Learning Differences and AIM split

Melanie Todd, Staff writer

The Learning Differences Program and Autism/Asperger Initiative at Mercyhurst, which used to be partnered together, have parted ways to become independent programs.
While the goals of the two programs are very similar, they work to reach their goals differently, sparking the decision to separate them.
The LD program seeks to help students have equal access to education, while AIM provides academic, social and emotional support for students diagnosed with high functioning autism.
The separation of these programs into two independent departments was inevitable.
“It helps [students] to grow independently. They aren’t focusing so much on academic skills but social skills too,” said Elaine Ruggiero, director of the learning differences program.
These goals of the Learning Differences Program and AIM are no different from the goals professors have for their students as well. They want to see students working in the field of their degree, but the students they serve may need some extra tools in order to reach this goal.
“Our goal is that they will go out and find a job that matches who they are and what they want to do and also minimizes their disability,” said Ruggiero.
AIM has a very similar goal for students in their program.
“Our biggest goal is meaningful employment. We want to be able to call them in the future and say ‘what are you doing? If you have a computer systems degree, I want to hear you are working with computers,” said Brad McGarry, director of AIM.
Since the pilot program began in the summer of 2009, AIM has expanded.
“We grew,” McGarry said. “We were in an office, three of us, and at the end of last year we had 31 students in the program.” Now AIM serves 43 full time students with four full time staff and two graduate student assistants.
AIM has several programs that work with students on different levels.
“We offer specialized housing with a housing director living in that building who is specially trained. We are one of the only schools in the country who do that,” McGarry said. “When you get into Forbes, Today.com, NBC, you’re doing something right.”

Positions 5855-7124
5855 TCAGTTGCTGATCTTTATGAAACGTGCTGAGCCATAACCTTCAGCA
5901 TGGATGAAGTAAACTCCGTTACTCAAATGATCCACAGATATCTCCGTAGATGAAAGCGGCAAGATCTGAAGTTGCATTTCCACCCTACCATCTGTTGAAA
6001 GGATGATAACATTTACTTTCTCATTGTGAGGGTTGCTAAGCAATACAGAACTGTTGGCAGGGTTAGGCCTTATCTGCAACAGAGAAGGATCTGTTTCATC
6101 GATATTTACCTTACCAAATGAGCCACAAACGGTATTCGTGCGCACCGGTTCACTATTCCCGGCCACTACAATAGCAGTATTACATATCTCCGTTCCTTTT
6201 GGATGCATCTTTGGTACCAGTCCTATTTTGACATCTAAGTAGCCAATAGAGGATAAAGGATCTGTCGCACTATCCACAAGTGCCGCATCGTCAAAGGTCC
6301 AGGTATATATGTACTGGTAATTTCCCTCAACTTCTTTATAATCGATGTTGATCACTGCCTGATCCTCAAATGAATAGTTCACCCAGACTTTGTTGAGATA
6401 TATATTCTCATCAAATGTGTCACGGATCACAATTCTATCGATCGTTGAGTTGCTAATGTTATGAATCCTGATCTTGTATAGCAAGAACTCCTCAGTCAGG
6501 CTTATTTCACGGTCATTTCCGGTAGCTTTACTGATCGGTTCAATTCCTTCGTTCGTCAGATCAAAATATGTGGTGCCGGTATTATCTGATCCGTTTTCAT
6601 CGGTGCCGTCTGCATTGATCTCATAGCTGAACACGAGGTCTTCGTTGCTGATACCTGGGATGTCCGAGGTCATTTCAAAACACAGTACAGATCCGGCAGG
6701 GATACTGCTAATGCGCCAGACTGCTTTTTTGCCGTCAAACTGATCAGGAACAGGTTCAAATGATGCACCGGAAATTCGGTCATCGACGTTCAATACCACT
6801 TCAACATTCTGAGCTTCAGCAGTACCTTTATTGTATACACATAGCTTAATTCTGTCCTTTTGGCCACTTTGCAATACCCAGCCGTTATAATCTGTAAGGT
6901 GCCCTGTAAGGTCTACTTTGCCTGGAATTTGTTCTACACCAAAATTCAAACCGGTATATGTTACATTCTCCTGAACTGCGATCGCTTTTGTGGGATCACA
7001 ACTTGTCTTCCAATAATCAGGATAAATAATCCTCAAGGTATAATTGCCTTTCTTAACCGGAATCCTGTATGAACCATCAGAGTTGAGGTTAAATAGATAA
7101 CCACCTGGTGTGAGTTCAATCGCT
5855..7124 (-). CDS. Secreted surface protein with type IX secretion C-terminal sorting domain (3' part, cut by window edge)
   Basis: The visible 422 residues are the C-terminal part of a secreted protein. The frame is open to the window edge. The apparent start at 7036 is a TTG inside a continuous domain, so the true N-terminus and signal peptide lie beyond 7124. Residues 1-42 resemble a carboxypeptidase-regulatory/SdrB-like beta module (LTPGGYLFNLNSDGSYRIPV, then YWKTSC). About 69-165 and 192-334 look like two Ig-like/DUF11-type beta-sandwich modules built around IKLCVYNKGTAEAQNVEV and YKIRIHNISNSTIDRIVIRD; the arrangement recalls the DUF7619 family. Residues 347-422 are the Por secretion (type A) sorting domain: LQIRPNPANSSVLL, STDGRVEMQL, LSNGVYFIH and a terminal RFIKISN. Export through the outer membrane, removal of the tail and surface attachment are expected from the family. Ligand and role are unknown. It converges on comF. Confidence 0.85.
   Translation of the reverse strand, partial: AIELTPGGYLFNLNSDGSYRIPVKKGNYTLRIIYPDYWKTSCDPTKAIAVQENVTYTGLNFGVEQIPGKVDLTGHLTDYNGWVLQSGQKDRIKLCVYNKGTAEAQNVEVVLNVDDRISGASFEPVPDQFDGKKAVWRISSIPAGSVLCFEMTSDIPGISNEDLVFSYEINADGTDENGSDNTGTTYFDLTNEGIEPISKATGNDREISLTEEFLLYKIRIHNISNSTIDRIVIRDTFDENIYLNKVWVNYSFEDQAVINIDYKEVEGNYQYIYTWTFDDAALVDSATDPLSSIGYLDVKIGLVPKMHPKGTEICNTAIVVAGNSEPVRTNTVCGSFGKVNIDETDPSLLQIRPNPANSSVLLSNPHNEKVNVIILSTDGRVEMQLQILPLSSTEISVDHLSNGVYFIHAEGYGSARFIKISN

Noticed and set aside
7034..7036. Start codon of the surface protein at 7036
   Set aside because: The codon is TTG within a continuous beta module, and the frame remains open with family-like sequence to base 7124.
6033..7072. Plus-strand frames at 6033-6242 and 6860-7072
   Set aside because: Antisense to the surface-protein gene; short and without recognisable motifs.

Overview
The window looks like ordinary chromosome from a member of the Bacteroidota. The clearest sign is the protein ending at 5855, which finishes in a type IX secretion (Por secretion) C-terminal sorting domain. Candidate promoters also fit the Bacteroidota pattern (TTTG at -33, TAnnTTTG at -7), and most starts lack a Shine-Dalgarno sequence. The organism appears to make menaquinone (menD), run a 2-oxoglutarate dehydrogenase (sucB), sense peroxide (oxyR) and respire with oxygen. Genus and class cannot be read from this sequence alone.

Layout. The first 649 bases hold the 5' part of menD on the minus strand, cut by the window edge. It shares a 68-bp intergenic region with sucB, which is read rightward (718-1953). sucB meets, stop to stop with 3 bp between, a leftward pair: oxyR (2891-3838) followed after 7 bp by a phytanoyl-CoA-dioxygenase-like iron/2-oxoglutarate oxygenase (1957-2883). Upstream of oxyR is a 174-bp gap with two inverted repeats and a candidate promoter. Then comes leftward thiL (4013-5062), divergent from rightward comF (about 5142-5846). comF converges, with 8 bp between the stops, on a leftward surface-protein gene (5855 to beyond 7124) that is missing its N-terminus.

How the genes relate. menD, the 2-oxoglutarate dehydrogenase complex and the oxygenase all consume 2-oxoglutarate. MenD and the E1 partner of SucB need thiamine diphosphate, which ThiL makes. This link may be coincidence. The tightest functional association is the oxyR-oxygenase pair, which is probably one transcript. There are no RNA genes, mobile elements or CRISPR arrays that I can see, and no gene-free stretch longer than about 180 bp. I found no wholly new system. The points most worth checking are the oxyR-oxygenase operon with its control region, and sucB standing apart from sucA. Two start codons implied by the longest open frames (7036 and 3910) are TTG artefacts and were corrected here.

Additionally, AIM developed 161 social skill modules to work through with students such as independence, executive skills and time management.
In November 2012, representatives from AIM testified for U.S. Congress at a federal hearing in response to children with autism’s rising numbers.
“They wanted to know what we were doing and how we were doing it, who has their sleeves rolled up and is digging in,” said McGarry. “In the next few years there will be 50,000 adults aging out of children with autism programs and eligible for college.”
The Learning Differences office is being pulled in another direction. “We are taking on more cases with chronic health issues,” said Ruggiero.
“In the Americans with Disability act there are provisions from chronic health accommodations such as Crohn’s disease or arthritis. When a student has a flare up they need academic support.”
The Learning Differences program works with each student to find what tools they need in order to be successful. In some cases that tool is a student notetaker to help them take notes or the Kurzweil Personal Reader software program.
“They each learn a little differently but they still learn as deeply and as well. It just doesn’t go into their brain and out the same way as everyone else,” Ruggiero said.
The structure of the education system makes it even more challenging for some students, according to Ruggiero.
“In the American education system, we want you to sit still and read. 150 years ago, everyone was out and about working on the farm. We didn’t just say sit still and read all day,” Ruggiero said.
Despite their separation, the AIM and the Learning Differences Programs continue to work together to best serve the academic needs of the students.
“We utilize a lot of the programs through Learning Differences because they already have it figured out and are doing it well,” McGarry said.